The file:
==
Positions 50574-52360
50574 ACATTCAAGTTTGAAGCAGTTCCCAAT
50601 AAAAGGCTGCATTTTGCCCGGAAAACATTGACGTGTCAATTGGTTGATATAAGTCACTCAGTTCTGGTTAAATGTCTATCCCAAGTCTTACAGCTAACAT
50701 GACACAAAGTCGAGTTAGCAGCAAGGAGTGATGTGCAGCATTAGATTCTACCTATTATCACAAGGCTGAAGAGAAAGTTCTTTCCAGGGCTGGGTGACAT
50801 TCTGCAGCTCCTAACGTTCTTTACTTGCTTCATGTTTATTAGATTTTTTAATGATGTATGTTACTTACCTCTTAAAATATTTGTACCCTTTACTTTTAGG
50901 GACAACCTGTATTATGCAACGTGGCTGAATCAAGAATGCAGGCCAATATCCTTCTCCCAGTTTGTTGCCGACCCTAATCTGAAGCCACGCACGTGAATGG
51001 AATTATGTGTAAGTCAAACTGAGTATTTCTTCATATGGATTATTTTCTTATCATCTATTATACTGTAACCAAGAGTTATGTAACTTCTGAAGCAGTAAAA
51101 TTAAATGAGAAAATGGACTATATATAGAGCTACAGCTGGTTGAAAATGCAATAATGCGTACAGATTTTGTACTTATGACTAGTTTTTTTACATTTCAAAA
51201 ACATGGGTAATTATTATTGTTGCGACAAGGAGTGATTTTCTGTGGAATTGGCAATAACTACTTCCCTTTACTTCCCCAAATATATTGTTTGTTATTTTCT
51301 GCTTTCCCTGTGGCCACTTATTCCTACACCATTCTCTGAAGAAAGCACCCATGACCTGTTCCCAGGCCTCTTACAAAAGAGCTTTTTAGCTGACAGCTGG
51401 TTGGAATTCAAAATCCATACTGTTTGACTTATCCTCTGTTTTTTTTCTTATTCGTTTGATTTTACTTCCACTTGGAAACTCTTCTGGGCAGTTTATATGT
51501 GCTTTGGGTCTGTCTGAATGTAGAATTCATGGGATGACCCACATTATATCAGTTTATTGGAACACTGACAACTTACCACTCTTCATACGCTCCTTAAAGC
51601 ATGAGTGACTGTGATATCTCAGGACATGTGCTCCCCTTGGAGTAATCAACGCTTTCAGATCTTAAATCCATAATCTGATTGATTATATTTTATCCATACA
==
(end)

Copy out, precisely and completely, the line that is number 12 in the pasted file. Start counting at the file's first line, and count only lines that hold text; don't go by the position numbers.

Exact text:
51501 GCTTTGGGTCTGTCTGAATGTAGAATTCATGGGATGACCCACATTATATCAGTTTATTGGAACACTGACAACTTACCACTCTTCATACGCTCCTTAAAGC